Among the first journalists to write up Kitty's story from Sue's account was Plymouth Herald newspaper's Live News Editor Max Channon. Kitty joined the Royal Army Service Corps Canteens Division and served in France. She was taken ill and died on 27th February 1917, aged just 19. Originally from Ireland, Kitty lived in England when war broke out and, like so many women the world over, she wanted to do her bit. Kitty was buried in Wimereux Communal Cemetery, Pas de Calais, which is five kilometres north of Boulogne in France. In that Cemetery you will find twelve other women who died serving during WW1, including that of Rubie Pickard, one of the oldest volunteers, who died in April 1916 at the age of 67. Rubie, who lived in France, was a volunteer working for the newspaper department that supplied British newspapers to hospitals in France during the conflict.
Well done to Sue Robinson and Team Wenches in Trenches. To find out more about Sue’s on-going work and/or to contribute please check out the website http://www.wenchesintrenches.co.uk/ The photo shows the commemorative bench and memorial to the women of WW1 organised by Sue at the Lochnagar Crater in France.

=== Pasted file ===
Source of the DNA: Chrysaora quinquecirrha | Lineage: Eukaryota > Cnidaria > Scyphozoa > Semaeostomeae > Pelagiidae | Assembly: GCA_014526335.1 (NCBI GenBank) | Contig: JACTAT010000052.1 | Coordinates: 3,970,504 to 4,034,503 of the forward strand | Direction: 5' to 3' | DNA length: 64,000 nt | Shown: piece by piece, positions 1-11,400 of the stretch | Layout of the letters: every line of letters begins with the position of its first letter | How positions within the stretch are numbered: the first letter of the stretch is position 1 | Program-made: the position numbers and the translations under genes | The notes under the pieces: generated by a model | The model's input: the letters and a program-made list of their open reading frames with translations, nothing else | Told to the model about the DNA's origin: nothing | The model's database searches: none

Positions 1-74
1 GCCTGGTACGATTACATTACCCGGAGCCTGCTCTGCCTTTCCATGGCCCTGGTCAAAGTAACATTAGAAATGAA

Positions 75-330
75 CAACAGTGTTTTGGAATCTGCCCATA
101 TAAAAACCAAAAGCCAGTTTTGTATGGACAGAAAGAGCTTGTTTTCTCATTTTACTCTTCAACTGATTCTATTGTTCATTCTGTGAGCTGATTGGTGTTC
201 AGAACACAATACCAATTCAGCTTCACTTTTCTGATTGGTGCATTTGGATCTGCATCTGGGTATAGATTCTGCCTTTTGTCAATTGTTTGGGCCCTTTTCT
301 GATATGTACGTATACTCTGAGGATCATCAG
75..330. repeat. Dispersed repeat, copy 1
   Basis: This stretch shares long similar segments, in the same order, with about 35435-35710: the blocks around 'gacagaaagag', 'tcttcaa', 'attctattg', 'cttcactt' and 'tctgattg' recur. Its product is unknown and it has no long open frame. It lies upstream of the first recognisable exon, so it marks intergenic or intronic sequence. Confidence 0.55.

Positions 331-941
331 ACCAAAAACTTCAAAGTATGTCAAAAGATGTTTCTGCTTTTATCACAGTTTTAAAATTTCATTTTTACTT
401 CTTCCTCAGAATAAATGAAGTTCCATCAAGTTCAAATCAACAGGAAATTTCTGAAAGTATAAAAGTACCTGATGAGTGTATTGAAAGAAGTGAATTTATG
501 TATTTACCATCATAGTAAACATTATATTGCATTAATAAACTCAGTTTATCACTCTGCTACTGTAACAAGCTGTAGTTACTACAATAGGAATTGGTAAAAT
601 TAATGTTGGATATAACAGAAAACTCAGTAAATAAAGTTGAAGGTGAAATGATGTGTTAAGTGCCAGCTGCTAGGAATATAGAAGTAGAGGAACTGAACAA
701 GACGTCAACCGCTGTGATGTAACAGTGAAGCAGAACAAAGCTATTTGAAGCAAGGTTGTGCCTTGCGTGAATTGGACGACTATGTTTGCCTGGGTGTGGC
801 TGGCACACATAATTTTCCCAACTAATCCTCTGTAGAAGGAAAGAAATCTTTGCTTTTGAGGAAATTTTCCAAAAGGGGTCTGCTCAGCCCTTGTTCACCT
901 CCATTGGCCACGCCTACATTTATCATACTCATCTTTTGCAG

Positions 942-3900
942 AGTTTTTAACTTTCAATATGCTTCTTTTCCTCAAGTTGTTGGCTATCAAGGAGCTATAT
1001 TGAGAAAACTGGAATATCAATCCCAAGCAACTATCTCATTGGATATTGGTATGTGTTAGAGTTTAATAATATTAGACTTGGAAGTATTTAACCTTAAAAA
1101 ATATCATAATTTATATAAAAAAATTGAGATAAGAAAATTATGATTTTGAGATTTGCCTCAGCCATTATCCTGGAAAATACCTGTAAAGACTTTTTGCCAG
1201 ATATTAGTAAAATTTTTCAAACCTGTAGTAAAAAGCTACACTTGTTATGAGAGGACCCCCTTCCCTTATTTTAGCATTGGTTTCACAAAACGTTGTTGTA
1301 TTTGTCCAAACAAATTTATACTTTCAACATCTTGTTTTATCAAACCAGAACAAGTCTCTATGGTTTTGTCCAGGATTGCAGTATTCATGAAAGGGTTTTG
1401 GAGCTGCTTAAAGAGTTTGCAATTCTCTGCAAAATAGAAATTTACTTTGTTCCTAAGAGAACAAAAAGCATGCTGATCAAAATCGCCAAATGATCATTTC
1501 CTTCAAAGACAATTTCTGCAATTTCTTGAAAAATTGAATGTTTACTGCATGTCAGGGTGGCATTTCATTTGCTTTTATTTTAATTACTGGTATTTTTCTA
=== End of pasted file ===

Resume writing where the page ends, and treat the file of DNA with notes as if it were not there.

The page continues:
Another Sue who campaigned for the recognition of the role of women in WW1 was the late Sue Light, whose legacy is her wonderful website http://www.scarletfinders.co.uk/ . We know from Scarlet Finders that there were special hostels and accommodation for relatives able to travel to visit ill or wounded relatives who were serving on the Western Front. The diary of another British girl – Betty Stevenson from Yorkshire (whose name is on the War Memorial in Harrogate) – also tells us about the visits of civilian relatives to the sick and wounded. Betty was a volunteer with the YMCA who worked in France helping out in YMCA huts and driving visitors. Betty was killed on the night of 30th May 1918 when a German plane returning from a bombing raid to Etaples in France jettisoned his bombs in a field. Betty Stevenson is buried in Etaples Military Cemetery, Pas de Calais, which is 27 kilometres south of Boulogne. In that Cemetery you will find the graves of twelve other women who died or were killed while serving in WW1. There are lots of women buried in British and Commonwealth and American Cemeteries in France which a lot of people don’t seem to realise. You can find some of them, along with brief biographical details where available in a book, the details of which are here: http://www.poshupnorth.com/2016/04/women-casualties-of-great-war-in.html
Travelling from Britain to France during the war was hazardous as submarines, mines and adverse weather conditions caused ships to sink and lives to be lost.
An interesting account of the UK ports in use during WW1 can be found here: http://forgottenwrecks.maritimearchaeologytrust.org/forgottenwrecks/casestudywrecks/ports-in-ww1